When I was a child, one of the things I would do with my mom was sit outside gazing at the clouds. As we laid on our backs, we would point at individual clouds and shout out which animal they looked like, or wait to see what shape or creature they would eventually form into. Those were moments I always cherished as we just laughed about how our imaginations were being led by the canvas of art taking place high in the sky.
As an adult now, those childhood memories make me reflect on how there wasn’t a worry in the world that would take me away from bonding with my mom or from being present to the movement of life through the beautiful clouds.
Through the asana practice (i.e. physical poses) of yoga, one knows how beneficial it is to be present. We are being present on our mat by listening to our body and breath through every pose. Regardless of whether someone regularly practices the physical poses of yoga or not, we all go through motions of life that can prevent us from being content with living in the present. We may be worrying about our past, such as things we regret doing or not doing. Or, perhaps fearful or unsure about our future, or even the inability of not feeling in control of our destiny.
When we let our minds get sucked in by a blame or fear-based mentality, we are causing more harm than good in our lives. How can we accept to be okay with living in the present moment? How can we create more lightness in our lives rather than feel the weight of the world that slowly funnels into anxiety or depression?
As human beings, it’s completely natural to experience immense feelings caused by the highs and lows of life. Though, with an attentive mindset, we can consciously create some balance in our lives to feel more lightness by living in the present. Not worrying about yesterday or tomorrow, but rather finding comfort and appreciation with just being.
If you’re interested in living more in the present, here are some suggestions that you can consider incorporating:
- Attitude of Gratitude: After you wake up, say 3-5 things that you’re grateful for in that very present moment. This can also be done throughout the day too. Some mornings I’m too groggy to get my mind straight, but I quickly remember when walking my dog to practice my “attitude of gratitude”. There is research that the more we practice gratitude, the more content we are with our lives and in understanding the situations that are happening.
- Feed Your Soul with Good Content: Instead of rushing to check your email or social media accounts first thing in the morning or even constantly throughout the day, perhaps instead Google a quote or article that can help pull you away from the busyness of life even if it’s just for a minute. Take this as a moment of self-care, and to also expand your knowledge and perspective on life.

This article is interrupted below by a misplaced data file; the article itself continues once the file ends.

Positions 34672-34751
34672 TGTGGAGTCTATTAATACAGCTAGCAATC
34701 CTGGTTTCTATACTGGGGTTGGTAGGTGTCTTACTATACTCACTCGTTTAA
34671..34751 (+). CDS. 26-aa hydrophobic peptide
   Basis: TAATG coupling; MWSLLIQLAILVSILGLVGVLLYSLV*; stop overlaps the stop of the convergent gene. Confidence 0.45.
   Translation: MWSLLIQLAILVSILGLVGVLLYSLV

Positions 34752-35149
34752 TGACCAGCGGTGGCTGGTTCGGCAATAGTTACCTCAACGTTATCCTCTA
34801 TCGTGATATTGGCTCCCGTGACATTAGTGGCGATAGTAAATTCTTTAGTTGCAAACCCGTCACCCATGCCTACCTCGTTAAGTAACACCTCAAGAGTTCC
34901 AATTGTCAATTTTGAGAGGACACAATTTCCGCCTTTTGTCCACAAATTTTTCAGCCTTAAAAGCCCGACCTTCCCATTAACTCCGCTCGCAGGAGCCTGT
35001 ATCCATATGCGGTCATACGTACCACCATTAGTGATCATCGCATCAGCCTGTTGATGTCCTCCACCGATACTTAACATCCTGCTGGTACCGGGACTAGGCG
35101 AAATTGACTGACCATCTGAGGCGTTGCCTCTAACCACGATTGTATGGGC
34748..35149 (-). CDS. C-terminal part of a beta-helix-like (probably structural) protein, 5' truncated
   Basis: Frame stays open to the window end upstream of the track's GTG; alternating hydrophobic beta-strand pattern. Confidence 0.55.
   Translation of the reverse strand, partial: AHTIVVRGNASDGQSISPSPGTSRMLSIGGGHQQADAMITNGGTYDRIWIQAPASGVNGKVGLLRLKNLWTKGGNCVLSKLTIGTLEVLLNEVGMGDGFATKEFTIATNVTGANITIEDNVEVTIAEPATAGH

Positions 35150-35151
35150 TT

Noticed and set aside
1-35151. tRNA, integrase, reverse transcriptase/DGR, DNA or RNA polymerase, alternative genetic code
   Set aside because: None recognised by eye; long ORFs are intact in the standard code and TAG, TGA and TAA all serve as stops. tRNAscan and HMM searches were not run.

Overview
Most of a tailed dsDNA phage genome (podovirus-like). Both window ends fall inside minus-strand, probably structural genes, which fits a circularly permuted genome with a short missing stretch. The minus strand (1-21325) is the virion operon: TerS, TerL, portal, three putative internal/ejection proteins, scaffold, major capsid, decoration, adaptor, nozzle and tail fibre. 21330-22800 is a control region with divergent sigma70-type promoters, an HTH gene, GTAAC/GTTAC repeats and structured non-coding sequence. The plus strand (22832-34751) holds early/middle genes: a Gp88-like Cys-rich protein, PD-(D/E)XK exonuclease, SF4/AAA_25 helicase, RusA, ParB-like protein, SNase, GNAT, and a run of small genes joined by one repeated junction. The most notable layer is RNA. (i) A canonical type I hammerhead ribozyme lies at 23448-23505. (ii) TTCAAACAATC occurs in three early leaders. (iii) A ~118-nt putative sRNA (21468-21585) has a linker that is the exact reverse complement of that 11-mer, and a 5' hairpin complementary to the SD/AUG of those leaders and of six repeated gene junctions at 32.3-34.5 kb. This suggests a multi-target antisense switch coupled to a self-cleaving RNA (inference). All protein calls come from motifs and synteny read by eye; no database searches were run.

- Meditate: Click here for tips from a previous blog post.
- Healing Vibrations of Music: Play one of your favorite songs and sing or dance to it…let loose! The happiness you will create instantaneously by doing this can help alleviate any stressors or harmful thoughts that might be negatively consuming you at that moment. Music can be very healing and therapeutic.
- Make Time for Loved Ones: Sometimes we may forget how precious and short life can be. Instead of being consumed by your “to do” list, consider instead taking a break in order to FaceTime or call (yes – call – not text!) someone who you’ve been meaning to connect with if you can’t meet in-person. Give yourself the opportunity to talk about what’s happening in both of your lives presently, both the good and the bad. Tell them how much you appreciate them. Talk about funny things or whatever it might be! Allow yourself to experience genuine connections with those you care for, rather than sending a text that doesn’t fully allow for a deep conversation. We soon realize, whether through personal experiences or from others, that the people and connections in our lives are more important than the mundane things that in the end won’t hold much importance after we leave this earth.
Some more food for thought…
- What childhood memories do you have that created a feeling of being present? Can you incorporate these memories or activities within your day, week or month?
- Is there any artwork, pictures, or quotes that you can have in your house or office space to help remind yourself about the importance of living in the present moment?
“Contentment, santosa, the second niyama, manifests as disinterest in accumulating more than one’s immediate needs of life…True happiness comes from contentment with whatever one has, not with thinking that one will be happy when one gets all that one desires.”
Edwin F. Bryant, The Yoga Sutras of Patañjali
संतोषाद् अनुत्तभ: स्सुखलाभ: ॥ ४२ ॥
II.42 santosad anuttamah sukhalabhah
(Sanskrit translation to English)
From contentment, the highest happiness is attained.